Forget the insight of a lone genius—innovation is an evolving process of trial and error
Scientific discovery is popularly believed to result from the sheer genius of intellectual stars such as Darwin and Einstein. Their work is often thought to reflect their unique contributions with little or no regard to their own prior experience or to the efforts of their lesser-known predecessors. Conventional wisdom also places great weight on insight, preconception and design in promoting breakthrough scientific achievements, as if ideas spontaneously pop into one's head – fully formed and functional.
There may be some limited truth to this view. However, as an experimental psychologist and a philosopher of science, we believe that it largely misrepresents the real nature of scientific discovery, as well as creativity and innovation in many other realms of human endeavor.
Setting aside the Darwins and Einsteins – whose monumental contributions are duly celebrated – we suggest that innovation is more a process of trial and error, where two steps forward may sometimes come with one step back, as well as one or more steps to the right or left. Instead of revolution, think evolution. This evolutionary view of human innovation undermines the notion of creative genius and recognizes the cumulative nature of scientific progress.
Wrong ideas on the path to right ones
In a recent book, one of us (ERS) discusses seven little-known scientists whose partly "wrong ideas" yielded major advances in the hands of others.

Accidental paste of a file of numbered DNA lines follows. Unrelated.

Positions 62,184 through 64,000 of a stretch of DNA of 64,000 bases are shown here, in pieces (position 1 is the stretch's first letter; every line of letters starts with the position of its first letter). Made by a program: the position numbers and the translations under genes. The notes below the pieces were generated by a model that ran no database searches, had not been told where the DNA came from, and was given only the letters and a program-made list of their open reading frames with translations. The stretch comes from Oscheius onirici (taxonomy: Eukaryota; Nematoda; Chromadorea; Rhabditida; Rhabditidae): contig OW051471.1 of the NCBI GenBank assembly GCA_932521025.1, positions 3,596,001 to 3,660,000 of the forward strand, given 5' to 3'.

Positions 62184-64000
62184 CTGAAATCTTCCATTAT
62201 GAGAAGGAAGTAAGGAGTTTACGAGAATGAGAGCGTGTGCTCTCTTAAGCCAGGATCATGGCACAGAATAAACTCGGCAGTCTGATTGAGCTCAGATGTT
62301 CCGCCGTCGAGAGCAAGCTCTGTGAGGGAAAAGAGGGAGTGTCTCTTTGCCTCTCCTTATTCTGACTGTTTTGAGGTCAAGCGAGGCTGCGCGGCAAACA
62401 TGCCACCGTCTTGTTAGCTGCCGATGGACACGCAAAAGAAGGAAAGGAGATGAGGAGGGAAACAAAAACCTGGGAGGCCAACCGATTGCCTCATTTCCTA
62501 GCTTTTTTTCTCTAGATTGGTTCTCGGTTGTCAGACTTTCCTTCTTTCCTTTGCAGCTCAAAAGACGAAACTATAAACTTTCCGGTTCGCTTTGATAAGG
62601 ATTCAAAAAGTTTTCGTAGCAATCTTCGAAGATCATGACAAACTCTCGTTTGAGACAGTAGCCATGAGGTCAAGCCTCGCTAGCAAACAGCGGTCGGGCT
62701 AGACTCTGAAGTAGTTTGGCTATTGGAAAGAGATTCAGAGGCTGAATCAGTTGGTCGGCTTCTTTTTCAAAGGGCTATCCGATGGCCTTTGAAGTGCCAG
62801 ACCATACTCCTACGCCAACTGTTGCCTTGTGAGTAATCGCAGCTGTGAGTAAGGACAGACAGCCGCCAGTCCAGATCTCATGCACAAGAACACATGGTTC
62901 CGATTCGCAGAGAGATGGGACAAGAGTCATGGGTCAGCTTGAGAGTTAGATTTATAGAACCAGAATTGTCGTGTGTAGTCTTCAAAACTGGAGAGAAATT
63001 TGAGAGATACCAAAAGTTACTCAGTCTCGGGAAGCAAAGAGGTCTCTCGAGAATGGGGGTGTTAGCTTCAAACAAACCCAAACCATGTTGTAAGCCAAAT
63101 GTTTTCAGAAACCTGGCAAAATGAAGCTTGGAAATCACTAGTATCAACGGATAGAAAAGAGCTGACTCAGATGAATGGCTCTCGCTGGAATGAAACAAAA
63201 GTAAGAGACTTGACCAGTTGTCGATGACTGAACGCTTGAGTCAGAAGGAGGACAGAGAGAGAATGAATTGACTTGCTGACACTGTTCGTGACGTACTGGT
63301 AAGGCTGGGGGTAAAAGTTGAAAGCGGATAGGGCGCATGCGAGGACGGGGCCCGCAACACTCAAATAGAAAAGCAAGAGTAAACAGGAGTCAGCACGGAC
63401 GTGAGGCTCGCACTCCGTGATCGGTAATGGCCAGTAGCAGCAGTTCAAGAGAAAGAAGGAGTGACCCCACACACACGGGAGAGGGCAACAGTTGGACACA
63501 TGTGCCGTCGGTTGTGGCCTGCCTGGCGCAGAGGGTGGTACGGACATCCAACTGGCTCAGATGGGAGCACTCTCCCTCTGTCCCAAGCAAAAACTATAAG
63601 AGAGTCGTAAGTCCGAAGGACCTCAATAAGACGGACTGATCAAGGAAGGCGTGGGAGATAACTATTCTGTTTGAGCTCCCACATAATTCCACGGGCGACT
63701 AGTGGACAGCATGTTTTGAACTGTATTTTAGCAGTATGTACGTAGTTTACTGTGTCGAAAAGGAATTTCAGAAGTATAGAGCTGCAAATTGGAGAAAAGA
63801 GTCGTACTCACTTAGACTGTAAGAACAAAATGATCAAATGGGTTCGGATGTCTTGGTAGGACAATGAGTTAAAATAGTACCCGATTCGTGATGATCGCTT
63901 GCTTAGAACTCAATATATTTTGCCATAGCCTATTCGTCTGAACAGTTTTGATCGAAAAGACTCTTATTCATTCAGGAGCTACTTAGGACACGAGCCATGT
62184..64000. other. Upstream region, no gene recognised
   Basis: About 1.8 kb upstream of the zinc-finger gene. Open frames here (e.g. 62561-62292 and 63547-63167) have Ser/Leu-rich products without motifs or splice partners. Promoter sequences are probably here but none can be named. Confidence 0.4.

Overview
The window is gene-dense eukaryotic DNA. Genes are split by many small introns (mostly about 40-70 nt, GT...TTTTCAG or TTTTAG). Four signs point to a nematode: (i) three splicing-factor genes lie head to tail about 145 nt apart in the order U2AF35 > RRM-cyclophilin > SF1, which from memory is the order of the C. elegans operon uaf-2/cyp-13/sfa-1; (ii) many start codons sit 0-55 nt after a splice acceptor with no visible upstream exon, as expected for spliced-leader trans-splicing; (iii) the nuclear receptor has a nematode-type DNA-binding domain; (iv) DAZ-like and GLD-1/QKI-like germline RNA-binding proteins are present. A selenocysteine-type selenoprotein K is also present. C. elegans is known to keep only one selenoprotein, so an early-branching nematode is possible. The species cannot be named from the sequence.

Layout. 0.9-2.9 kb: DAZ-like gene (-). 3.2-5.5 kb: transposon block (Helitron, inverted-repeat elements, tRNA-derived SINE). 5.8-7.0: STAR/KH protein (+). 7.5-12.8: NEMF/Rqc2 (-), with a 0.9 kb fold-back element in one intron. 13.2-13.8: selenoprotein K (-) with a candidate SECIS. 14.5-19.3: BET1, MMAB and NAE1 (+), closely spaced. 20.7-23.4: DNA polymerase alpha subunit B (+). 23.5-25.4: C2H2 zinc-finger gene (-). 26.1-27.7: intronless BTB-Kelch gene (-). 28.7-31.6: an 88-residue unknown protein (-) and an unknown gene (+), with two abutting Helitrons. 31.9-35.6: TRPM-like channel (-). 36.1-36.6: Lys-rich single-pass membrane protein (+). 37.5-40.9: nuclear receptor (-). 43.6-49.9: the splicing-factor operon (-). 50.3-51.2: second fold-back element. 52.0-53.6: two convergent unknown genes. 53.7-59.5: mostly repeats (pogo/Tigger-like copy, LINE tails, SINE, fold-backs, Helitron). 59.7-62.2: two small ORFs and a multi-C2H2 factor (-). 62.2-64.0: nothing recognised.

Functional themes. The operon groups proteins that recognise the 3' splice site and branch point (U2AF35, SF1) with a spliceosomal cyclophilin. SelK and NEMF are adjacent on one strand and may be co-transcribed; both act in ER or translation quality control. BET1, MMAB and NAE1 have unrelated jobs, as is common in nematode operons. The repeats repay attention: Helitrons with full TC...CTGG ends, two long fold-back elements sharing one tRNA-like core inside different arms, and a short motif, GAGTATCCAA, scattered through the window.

Consider one of those unheralded scientists: John Nicholson, a Cambridge University mathematical physicist working in the 1910s, when atomic theory was in an early stage of development. Nicholson postulated the existence of "proto-elements" in outer space. Using a fanciful atomic theory, Nicholson estimated the relative weights of his atoms of coronium, nebulium, proto-fluorine and so on. By combining different numbers of these alleged proto-atoms, Nicholson could recover the weights of all the elements in the then-known periodic table. On a dramatically larger scale, Nicholson could also account for astrophysical details in the Milky Way's Orion Nebula.
These successes are all the more noteworthy given the fact that none of Nicholson's proto-elements actually exist.
Yet, amid his often wild speculations, Nicholson also proposed that a defining aspect of atoms – what physicists call the angular momentum of their electrons – can have only certain discrete values, or quanta. Niels Bohr, the father of modern atomic theory, jumped off from this interesting idea to conceive his now-famous model of the atom.
What are we to make of this history? The central idea of angular momentum quantization sprang directly from Nicholson's mostly off-target theorizing. One might simply conclude that science is a collective and cumulative enterprise. Ideas spread and some scientists are more adept than others at exploiting them. That may be true, but there may be a deeper insight to be gleaned.
Orderly march or random stroll?
We propose that science is constantly evolving, much as species of animals do. In biological systems, organisms may display new characteristics that result from random genetic mutations. In the same way, random mutations of ideas may help pave the way for advances in science. If mutations in either biology or science prove beneficial, then the animal or the scientific theory will continue to thrive and perhaps reproduce.
In this decidedly Darwinian scenario, there is no design, intelligent or otherwise. There is only random variation and selection, with biological or behavioral evolution unfolding in a trial-and-error fashion.